Life’s kept me pretty busy lately.  It’s the end of the school year, which means paperwork, correcting, and of course more paperwork.  I’ve got my voice lessons each week, and last weekend and this weekend upcoming I have things to do with the studio.  Bard and I have been spending a lot of time together, which is wonderful, as always.  It’s all left little time for creative writing outside of this blog, and even that doesn’t always get the attention I’d like to give to it.  Sorry, blog.  Anyway, I have a forum over on Fanfiction.net dedicated to Dragon Age fanfiction, and recently a member messaged me to ask me to delete a post.

I went and logged in, and was surprised at the layout change.  But apparently in my time away from the site a lot of other things have changed.  There’s apparently a big issue with story deletions going on over on the site right now.  The issue isn’t one that’s been taken on by the moderators, but by a group of self-proclaimed revolutionaries who pride themselves on following the rules and making sure everyone else follows the rules OR ELSE.

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The Nerdom Hierarchy

As with most things I’m writing about lately, this is something that’s been on my mind but only recently have I decided I should write about it.  Today’s musings come courtesy of an experience I had yesterday that made me start rethinking the ideas of the Nerd Hierarchy.

We nerds/geeks/dorks pride ourselves on our individuality.  It’s our hallmark.  We are different and darn it, we own it.  No nerves or self-consciousness here, baby.  But it gets complicated when we go walk among others like us.  We’d think that because we place so much emphasis on our individuality that we’d be accepting of all who are individuals.  And yet we’re not.  Put a bunch of nerds together, and we’re as petty and clique-y as anyone else.  It’s disappointing, because I’d love to think that nerds would happily embrace other nerds as kindred spirits, and yet like any other person or group of people that acceptance is conditional.

To start off, I don’t really, personally, differentiate between nerds, geeks, and dorks.  However, I might be alone there.  A google search for Nerd vs. Geek turns up a veritable feast of images.  The general consensus is that geeks like technology, t-shirts, gaming, and movies.  Nerds are more academic, and into sci-fi and role-playing.  Further examination shows that geeks can assimilate into society better than nerds, but neither really cares if they do or don’t.  So what happens if you fit both profiles?  What do you then call yourself?  For a person who prides herself on not sticking into on category, when society tries to categorize me, it’s frustrating.  It’s even more frustrating when geek/nerd/dork society tries to do it.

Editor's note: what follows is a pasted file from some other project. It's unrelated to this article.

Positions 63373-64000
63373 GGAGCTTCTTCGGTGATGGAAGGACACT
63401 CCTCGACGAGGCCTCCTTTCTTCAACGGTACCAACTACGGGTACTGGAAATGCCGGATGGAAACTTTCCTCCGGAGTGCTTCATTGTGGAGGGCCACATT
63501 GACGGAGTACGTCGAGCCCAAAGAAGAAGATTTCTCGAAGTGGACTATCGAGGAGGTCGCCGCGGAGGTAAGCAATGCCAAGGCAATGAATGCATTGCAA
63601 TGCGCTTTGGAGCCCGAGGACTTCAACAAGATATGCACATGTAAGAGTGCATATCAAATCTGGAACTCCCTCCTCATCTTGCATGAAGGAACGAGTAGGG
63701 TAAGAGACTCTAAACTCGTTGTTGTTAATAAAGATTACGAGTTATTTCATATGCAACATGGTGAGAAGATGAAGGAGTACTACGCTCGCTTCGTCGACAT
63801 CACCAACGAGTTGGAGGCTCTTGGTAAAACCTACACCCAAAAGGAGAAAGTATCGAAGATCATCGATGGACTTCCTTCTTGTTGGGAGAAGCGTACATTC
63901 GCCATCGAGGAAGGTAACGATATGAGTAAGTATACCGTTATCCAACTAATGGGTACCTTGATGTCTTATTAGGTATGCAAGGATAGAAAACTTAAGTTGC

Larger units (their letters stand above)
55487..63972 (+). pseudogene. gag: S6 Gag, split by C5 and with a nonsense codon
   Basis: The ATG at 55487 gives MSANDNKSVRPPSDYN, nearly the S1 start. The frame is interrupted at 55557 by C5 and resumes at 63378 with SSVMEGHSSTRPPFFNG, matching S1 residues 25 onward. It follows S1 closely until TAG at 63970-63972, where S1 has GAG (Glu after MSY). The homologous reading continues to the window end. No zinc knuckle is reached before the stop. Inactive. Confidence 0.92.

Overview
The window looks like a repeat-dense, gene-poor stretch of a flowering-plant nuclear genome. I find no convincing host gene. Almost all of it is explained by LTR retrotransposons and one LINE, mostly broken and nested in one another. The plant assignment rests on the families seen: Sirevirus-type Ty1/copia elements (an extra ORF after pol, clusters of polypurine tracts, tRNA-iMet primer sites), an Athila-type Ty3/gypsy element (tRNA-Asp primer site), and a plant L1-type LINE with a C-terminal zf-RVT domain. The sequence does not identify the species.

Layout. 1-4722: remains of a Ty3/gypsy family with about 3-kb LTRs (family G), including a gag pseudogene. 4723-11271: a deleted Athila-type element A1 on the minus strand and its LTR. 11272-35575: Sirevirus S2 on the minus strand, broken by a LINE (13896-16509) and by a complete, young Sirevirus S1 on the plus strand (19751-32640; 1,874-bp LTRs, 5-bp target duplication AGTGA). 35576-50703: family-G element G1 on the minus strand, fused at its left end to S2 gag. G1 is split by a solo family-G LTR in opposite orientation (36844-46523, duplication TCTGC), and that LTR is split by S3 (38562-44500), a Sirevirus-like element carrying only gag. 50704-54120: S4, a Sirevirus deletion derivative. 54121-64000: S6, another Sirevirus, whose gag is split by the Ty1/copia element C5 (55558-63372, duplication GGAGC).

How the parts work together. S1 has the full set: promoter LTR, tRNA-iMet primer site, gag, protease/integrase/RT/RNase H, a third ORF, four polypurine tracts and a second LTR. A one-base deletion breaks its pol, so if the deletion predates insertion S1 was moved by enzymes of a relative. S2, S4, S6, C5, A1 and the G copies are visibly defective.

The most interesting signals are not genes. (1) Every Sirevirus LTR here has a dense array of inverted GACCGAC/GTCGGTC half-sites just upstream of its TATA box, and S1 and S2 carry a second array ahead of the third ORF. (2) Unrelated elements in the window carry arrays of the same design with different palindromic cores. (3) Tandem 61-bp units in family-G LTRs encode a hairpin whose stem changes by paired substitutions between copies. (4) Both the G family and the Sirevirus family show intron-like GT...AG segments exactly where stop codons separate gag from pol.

Thus is born a hierarchy in our world.  My first experience with the hierarcy was going to ICON on Long Island, a large convention at Stonybrook University catering to fans of fantasy, sci-fi, anime, gaming, costuming, and the like.  I was fortunate that my best friend and her now-husband were part of the staff, so I got to be, as well.  I learned a lot of backstage information and con shop-talk.  But it was also my first exposure to the concept of the hierarchy that exists in our subculture.  ICON has an Anthropomorphic track, colloquially referred to as “Furries”.  And I learned that in general at these sorts of things, people who like large animals that act like humans are generally at the bottom of the barrel.  Most other con-goers would avoid them and though the con provided programming for them, it was limited and there was no desire to expand it.

As I reestablished my love of gaming, I became aware of more prejudice within the community.  One could not simply be a gamer.  How one gamed had to be taken into consideration.  PC vs. console gaming was a big factor.  Generally because you can do more on a PC, it’s considered superior.  But console gaming definitely has its place.  Why does it matter if I’m shooting my way through zombies in Left 4 Dead with a controlleror a keyboard?  And then there’s other gaming: card, tabletop, and the like.  I was just learning to play Magic, when I picked up the subtle cues that Magic is sometimes considered a “lesser” game, and those who play it may be subjected to head shakes, face palms, and general pity.

The big question with both scenarios is why.  If people like big humanoid animals (or like being big humanoid animals), why does that automatically grant them the short end of the stick in terms of programming at a con?  If people prefer consoles over PCs, why should that make them any less of a gamer?  And why should people who play card games face scrutiny based on the type of card game they’re playing?  Isn’t the entire point of being unabashed nerds/geeks/dorks to embrace our individuality and appreciate it for what it is?

Sadly, that’s the ideal, and we know full well in our world that the ideal is one achievement we’ll never add to our gamer score.  The reality is that we’re human, and as humans we look at things that are different and that we don’t understand, and we automatically categorize them and assign a value of good or bad based on either our preferences or our understanding of those things.  If I prefer PC gaming, consoles must be bad.  If I don’t understand Furries, they must be bad.  I think Magic is silly, so it’s bad.  Nevermind that the people who are engaging in those things are people like us, and more importantly, are peole who have decided to embrace their individuality and own it.  Just like us.